Preparing to Leave the Thames

After a night spent mainly in the company of my blocked nose and hacking cough, Captain Virginia didn’t want an under-the-weather Franco to have to deal with a Thames lock manually, so we left Windsor at 9:00 AM, when the lockkeepers should be on duty. With the flow of the river, it should be a relatively short cruise to the locks at Teddington, so there was no rush anticipated.

J14_2274 Rose-ringed ParakeetA few years ago, Francine and I had visited Richmond park to see something of the Red Deer rut. Whilst there, we were also interested to see the local feral population of Rose-ringed Parakeets (Psittacula krameri) which had established themselves there, possibly from captive escapees. We had heard their distinctive squawk whilst moored in Windsor and now began seeing them,sometimes on birdfeeders, as we cruised along. Clearly the parakeets’ initial bridgehead has spread. [Apologies for crappy distant photo on the run.]

The cruise was pleasantly uneventful and we were making good progress so we stopped at a riverside pub with a moorings in Kingston upon Thames for lunch. The menu looked good, including mussels and chips, or moules et frîtes as we Francophiles prefer to call it; Mrs. Virginia sounded particularly keen on those. Then we heard a lady exiting the pub muttering to her companion that the kitchen was closed and no food was available. Blast! 15 years ago we’d done a 1-week canal cruise with the Virginias and had twice failed to get food at canal-side pubs. This pub at least had an excuse – the pub’s kitchen was undergoing emergency maintenance. Fortunately an alternative existed; we wandered around the corner to a second pub and had a very decent lunch there.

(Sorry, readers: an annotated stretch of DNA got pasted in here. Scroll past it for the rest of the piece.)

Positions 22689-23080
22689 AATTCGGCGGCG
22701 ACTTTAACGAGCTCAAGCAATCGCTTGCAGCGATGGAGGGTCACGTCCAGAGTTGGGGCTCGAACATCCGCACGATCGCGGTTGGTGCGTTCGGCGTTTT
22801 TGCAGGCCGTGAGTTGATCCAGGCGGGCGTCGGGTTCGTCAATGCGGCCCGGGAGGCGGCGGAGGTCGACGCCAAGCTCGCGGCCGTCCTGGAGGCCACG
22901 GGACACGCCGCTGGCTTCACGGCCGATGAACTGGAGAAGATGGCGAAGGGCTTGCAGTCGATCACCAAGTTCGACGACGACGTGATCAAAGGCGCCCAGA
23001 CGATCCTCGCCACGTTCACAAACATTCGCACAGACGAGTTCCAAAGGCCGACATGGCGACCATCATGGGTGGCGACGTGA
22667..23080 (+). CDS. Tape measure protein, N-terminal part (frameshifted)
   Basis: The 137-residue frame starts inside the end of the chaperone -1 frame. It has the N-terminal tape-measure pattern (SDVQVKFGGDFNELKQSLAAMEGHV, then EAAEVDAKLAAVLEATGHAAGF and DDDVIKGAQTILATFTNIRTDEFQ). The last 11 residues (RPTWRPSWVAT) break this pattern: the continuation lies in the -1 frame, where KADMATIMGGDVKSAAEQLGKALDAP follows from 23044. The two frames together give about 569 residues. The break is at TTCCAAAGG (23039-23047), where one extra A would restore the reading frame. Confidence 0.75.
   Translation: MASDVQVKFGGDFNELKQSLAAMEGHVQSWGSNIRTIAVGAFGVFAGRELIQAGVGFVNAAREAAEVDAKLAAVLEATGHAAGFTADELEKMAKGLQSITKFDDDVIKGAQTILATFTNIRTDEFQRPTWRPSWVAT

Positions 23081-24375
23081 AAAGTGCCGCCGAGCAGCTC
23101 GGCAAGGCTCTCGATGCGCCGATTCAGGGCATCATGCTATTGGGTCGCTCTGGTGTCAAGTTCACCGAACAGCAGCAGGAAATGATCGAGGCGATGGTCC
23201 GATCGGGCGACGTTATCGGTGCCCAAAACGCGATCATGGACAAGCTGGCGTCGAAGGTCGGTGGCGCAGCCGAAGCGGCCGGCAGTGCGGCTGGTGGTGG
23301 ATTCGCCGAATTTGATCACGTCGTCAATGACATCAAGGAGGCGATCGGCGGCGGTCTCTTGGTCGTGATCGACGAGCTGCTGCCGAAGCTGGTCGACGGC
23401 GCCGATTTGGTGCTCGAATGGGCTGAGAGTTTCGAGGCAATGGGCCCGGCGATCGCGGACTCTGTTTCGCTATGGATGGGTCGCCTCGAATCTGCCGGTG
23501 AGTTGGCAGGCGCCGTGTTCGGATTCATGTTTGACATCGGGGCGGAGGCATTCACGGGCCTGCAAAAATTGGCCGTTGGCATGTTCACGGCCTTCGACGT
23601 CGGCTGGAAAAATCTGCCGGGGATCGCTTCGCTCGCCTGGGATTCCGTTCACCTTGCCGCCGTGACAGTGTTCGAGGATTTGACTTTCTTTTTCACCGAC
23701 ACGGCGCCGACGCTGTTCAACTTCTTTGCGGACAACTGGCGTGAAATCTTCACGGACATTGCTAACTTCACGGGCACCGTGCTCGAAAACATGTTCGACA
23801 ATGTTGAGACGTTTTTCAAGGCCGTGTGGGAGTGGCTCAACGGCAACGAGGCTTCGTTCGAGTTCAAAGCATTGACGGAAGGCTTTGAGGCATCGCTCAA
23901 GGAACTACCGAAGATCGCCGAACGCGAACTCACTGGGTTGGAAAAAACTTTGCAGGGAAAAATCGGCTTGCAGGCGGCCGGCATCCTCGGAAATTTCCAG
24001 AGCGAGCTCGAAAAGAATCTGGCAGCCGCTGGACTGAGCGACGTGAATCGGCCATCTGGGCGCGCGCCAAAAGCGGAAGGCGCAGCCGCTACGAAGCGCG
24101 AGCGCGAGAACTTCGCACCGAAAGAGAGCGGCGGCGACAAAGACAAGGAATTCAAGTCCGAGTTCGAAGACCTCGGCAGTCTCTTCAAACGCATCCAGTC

_MG_6288 Juniper at TeddingtonLunch over, we re-boarded Juniper, pushed off and continued on to Teddington locks. Yes, locks, plural. Teddington has three locks. There is the so-called Skiff Lock, a small lock for day boats and the like, the original “Old Lock” which I think we’ll be using, and the immense “Barge Lock” measuring an astonishing 670 feet long, or thereabouts – that’d take a time to fill. We tied up at the locks’ chargeable moorings and went to pay the lockkeeper.

_MG_6230 rowing obstruction_MG_6282 choice of channelsEven Capt. Virginia is now looking forward to getting back onto the canal system. This may have something to do with issues navigating the River Thames, which can be a tad challenging for first timers. First of all, there are frequent side channels which can make it tricky to discern the main channel ahead. On the correct channel there are frequent swarms of rowers/scullers, all of whom are going the way they aren’t looking and many of whom are young, inexperienced, and prone to wandering all over the river. Even the experienced rowers going in a more predictable straight line do so with oars almost as wide as the river. Assuming you manage to avoid the rowing traffic going along the river, there is the occasional sailing club with dinghies tacking [a.k.a. zigzagging] haphazardly back and forth across the river with gay abandon, knowing they are in the right and that it’s up to the 16-ton, 62-foot, slow-to-respond narrow boat to avoid them. The dinghy sailors reminded me of French cyclists who can never be culpable.

We’ll be aiming to go through Teddington Old Lock at about 8:00 AM tomorrow.

Day 10 Map

Posted in 2014 The Thames Ring

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